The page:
Perhaps the political left should have listened to Clarence Thomas in Moore v. Harper.

A U.S. Supreme Court decision issued three days after that major redistricting ruling helps explain why.

In Moore v. Harper, North Carolina’s Republican legislative leaders had asked the high court to reverse a 2022 ruling from the N.C. Supreme Court. Lawmakers argued that state courts had concocted a dubious interpretation of the state constitution to strike down lawmakers’ preferred congressional election map. The court had invented a state constitutional ban against overly partisan gerrymandering.

The U.S. Supreme Court rejected lawmakers’ plea on June 27. A 6-3 decision authored by Chief Justice John Roberts affirmed the N.C. Supreme Court’s right to issue its own election map ruling.

Yet the high court’s decision did not amount to the clear loss for N.C Republicans that major media outlets reported.

A political shift on the N.C. Supreme Court after the 2022 elections had produced a new election map ruling in April. The state’s highest court threw out its challenged 2022 decision. Justices disavowed the dubious legal reasoning that underpinned the earlier decision.

Because of the state Supreme Court’s reversal, legislators are free to draw new election maps this year. Critics cannot challenge those maps in state court under claims of partisan gerrymandering.

The April state Supreme Court decision gave legislative leaders the outcome they wanted, regardless of the U.S. Supreme Court’s Moore v. Harper ruling.

That was the key point Thomas made in his dissent. The longest-serving member of the high court argued that his colleagues should have dismissed the case as “indisputably moot.”

“This is a straightforward case of mootness,” Thomas explained. “The federal defense no longer makes any difference to this case — whether we agree with the defense, disagree with it, or say nothing at all, the final judgment in this litigation will be exactly the same. The majority does not seriously contest that fact.”

Yet Thomas’ argument secured only three of the court’s nine votes. The three clearly left-of-center justices all supported Roberts’ majority opinion.

That support could come back to bite left-wing partisans.

Beyond the N.C. dispute, the Moore v. Harper majority staked out new constitutional ground.

State courts can review state legislatures’ election maps and other legislation linked to the U.S. Constitution’s Elections Clause. But state courts do not have “free rein.” The top federal court will step in when state courts overstep their authority.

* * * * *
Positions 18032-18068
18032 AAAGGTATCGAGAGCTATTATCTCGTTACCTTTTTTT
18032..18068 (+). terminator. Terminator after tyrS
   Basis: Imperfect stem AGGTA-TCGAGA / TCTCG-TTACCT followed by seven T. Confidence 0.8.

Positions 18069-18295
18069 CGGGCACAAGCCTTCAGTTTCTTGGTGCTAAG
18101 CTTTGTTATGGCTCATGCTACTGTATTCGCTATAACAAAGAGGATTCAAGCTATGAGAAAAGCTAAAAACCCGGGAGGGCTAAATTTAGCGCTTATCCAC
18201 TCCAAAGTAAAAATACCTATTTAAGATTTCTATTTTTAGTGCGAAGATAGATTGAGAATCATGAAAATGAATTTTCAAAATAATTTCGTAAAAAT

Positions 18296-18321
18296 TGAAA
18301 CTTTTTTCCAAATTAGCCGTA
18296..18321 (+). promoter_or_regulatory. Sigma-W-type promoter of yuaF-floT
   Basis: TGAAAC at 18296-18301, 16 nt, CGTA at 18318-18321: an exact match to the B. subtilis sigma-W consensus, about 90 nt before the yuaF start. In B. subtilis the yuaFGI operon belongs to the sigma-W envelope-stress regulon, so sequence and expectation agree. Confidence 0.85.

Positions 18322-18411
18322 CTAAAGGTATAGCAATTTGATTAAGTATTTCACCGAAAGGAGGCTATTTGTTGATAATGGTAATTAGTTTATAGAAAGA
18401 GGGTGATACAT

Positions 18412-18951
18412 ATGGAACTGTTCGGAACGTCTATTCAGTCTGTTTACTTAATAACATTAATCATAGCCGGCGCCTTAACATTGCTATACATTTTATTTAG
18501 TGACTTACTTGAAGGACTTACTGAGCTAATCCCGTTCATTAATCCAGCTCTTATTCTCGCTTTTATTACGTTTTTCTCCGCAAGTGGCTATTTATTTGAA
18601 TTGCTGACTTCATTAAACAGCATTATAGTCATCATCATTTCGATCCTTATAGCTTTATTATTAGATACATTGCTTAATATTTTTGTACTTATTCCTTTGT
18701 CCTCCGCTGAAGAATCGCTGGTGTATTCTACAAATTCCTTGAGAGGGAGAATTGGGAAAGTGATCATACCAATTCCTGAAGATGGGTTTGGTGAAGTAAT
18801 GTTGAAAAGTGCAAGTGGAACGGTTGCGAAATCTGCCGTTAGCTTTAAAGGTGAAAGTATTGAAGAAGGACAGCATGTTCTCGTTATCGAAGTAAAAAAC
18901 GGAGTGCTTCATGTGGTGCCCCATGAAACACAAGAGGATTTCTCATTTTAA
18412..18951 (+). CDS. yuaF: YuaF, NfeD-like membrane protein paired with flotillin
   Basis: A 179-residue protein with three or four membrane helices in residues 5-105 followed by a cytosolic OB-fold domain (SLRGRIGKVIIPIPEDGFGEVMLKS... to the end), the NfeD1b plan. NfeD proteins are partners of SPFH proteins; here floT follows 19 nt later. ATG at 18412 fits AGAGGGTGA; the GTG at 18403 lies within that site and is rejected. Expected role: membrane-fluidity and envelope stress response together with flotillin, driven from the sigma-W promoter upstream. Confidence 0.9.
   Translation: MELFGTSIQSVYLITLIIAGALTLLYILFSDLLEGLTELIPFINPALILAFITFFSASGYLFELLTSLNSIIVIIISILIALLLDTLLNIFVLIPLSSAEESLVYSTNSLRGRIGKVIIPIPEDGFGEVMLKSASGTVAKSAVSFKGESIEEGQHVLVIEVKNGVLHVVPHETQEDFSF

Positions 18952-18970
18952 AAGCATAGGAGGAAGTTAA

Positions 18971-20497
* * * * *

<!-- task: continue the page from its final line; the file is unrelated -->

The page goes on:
“In interpreting state law in this area, state courts may not so exceed the bounds of ordinary judicial review as to unconstitutionally intrude upon the role specifically reserved to state legislatures by Article I, Section 4, of the Federal Constitution,” Roberts explained.

While the Moore majority technically affirmed the N.C. Supreme Court’s 2022 decision, Roberts stated clearly that justices “decline to address” whether the state court “strayed beyond the limits” of acceptable behavior.

Three days after Moore v. Harper, the Supreme Court addressed an Ohio case, Huffman v. Neiman. In that dispute, Ohio’s Republican legislative leaders challenged their state Supreme Court’s decision to toss a congressional election map.

Justices in Washington could have rejected the Huffman case. Or they could have affirmed the Ohio court’s ruling, pointing toward the still-fresh Moore v. Harper decision.

Instead the high court accepted the Huffman case, vacated the state ruling, and sent the case back to Columbus for reconsideration. It’s clear at least some justices believe the Ohio court botched its decision. Moore v. Harper confirmed that the U.S. Supreme Court could tell a state court not to “exceed the bounds of ordinary judicial review.”

Unlike North Carolina, Ohio uses a redistricting commission to draw election maps. Ohio lawmakers argued that the state’s top court rejected the commission’s congressional map because it failed to guarantee six Democratic victories. “It also dictated the vote share of the Democratic-leaning districts, concluding that Democrats were not really favored to win districts with Democratic vote shares of 52.15%, 51.04%, and 50.23%,” according to Ohio legislators’ court filings.

It’s unclear whether Moore v. Harper will prompt the Ohio Supreme Court to reassess its earlier ruling. It’s also uncertain whether the U.S. Supreme Court would consider the Ohio dispute again.

But top courts in North Carolina, Ohio, and the rest of the country are now on notice. Federal courts will step in when they believe state courts have intruded on legislators’ proper roles in drawing congressional election maps.

Given the court’s current composition, increased federal involvement will offer little comfort to the political left. Had their favorite justices sided with Thomas in Moore v. Harper, future court battles over congressional maps might have taken a different turn.

Mitch Kokai is senior political analyst for the John Locke Foundation.